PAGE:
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SBM Offshore: DOJ re-opens overseas bribe probe

SBM Offshore confirmed Wednesday that the U.S. Department of Justice has re-opened its investigation into the alleged bribery of government officials in Angola, Brazil, and Equatorial Guinea between 2007 and 2011.

The Netherlands-based company reached a $240 million settlement with Dutch authorities tied to the same allegations.

When SBM announced the Netherlands settlement in November 2014, it said the DOJ had closed its probe and decided not to prosecute the company.

Dutch prosecutors claimed SBM paid sales agents $200 million in commissions between 2007 and 2011, with tens of million of dollars allegedly going to overseas  officials.

SBM Offshore provides floating production systems for the oil and gas industry. Petrobras, Brazil’s state-owned energy giant, is one of its biggest customers.

SBM said Wednesday the DOJ has made information requests in connection with the re-opened probe.

The DOJ hasn’t commented.

SBM said it is seeking further clarification about the scope of the DOJ investigation.

“The company remains committed to close-out discussions on this legacy issue which the Company self-reported to the authorities in 2012 and for which it reached a settlement with the Dutch Public Prosecutor in 2014,” SBM said Wednesday.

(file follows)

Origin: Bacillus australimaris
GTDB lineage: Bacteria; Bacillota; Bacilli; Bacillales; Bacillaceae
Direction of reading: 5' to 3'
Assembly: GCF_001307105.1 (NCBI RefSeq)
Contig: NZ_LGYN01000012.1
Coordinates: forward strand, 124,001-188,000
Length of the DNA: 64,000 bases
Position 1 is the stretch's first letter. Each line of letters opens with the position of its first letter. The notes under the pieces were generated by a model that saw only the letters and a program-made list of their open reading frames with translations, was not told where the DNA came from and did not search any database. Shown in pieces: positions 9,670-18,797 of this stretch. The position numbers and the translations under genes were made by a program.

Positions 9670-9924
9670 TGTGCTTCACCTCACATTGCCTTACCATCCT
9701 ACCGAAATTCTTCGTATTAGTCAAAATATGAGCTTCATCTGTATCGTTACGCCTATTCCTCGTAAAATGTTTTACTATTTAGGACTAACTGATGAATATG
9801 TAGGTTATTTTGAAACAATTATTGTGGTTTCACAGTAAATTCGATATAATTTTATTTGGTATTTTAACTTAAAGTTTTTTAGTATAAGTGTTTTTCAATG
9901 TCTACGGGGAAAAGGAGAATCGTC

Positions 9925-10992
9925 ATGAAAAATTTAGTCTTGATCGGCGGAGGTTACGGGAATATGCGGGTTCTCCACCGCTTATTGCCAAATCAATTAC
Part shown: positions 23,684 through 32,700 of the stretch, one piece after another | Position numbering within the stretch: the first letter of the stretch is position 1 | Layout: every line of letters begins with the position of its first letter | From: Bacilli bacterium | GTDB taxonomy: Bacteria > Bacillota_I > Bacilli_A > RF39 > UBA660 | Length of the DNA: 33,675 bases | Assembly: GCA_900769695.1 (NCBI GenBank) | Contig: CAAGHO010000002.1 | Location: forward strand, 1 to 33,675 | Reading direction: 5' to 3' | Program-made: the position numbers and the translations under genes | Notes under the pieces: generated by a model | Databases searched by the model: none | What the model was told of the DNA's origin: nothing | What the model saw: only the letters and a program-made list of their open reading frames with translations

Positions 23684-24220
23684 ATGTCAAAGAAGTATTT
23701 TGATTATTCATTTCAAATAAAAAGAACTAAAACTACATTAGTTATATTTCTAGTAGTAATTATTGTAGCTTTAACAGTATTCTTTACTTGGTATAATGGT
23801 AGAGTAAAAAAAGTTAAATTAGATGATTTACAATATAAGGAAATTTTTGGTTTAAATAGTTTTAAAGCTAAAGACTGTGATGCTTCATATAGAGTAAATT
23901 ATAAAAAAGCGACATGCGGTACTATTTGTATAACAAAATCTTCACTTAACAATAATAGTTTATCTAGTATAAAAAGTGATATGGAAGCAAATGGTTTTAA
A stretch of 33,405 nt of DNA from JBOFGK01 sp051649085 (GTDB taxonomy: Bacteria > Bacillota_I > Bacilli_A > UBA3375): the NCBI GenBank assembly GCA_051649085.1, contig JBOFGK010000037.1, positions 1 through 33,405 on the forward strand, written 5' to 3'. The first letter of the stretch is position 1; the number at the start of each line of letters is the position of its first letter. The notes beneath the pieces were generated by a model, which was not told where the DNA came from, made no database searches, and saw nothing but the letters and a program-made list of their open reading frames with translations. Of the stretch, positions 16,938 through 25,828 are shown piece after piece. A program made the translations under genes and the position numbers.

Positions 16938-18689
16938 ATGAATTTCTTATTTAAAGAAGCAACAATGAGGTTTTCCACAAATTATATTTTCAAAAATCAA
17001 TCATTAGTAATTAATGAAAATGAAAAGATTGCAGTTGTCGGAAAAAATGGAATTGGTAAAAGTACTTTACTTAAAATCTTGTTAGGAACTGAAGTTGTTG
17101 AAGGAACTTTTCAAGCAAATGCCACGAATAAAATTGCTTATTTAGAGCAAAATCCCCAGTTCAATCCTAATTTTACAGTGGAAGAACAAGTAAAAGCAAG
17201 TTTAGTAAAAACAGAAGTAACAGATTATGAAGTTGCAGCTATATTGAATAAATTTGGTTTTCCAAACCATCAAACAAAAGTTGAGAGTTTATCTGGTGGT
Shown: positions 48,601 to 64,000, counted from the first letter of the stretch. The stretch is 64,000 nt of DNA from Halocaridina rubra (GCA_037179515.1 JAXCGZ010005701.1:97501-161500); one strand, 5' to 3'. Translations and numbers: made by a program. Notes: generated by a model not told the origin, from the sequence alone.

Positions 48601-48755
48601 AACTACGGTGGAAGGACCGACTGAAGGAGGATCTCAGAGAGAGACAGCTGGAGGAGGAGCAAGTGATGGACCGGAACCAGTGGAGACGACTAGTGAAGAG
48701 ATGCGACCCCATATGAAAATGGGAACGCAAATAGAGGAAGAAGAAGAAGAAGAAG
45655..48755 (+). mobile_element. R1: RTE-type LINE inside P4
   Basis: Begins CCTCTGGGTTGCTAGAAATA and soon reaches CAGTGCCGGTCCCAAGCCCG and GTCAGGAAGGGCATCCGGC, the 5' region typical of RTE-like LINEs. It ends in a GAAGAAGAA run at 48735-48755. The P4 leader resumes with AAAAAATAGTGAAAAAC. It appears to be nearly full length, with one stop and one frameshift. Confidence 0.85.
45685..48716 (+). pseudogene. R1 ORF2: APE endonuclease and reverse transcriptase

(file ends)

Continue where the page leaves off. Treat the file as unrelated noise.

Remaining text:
The company said it has reserved $245 million to cover a “possible settlement” with Brazil authorities. Brazil prosecutors allege that several companies, including SBM Offshore, participated in a price fixing, bribery and kickback scheme tied to Petrobras contracts.

“While discussions are at an advanced stage, timing of a settlement announcement as well as the size of any potential final settlement amount remain to be confirmed,” SBM said.

SBM’s internal investigation determined the company paid $18.8 million in commissions directly or indirectly to officials in Equatorial Guinea and $22.7 million in Angola between 2007 and 2011. The investigation found no evidence of wrongdoing in Brazil.

In late January, SBM Offshore CEO Bruno Chabas and supervisory board member Sietze Hepkema reached an out of court settlement with Brazil authorities tied to the Petrobras probe, with no admissions of guilt.

Chabas and Hepkema agreed to pay fines of about $60,000 each. SBM said it will pay the fines.


Nicolas Torres is a reporter for Petro Global News, where a version of this post first appeared.

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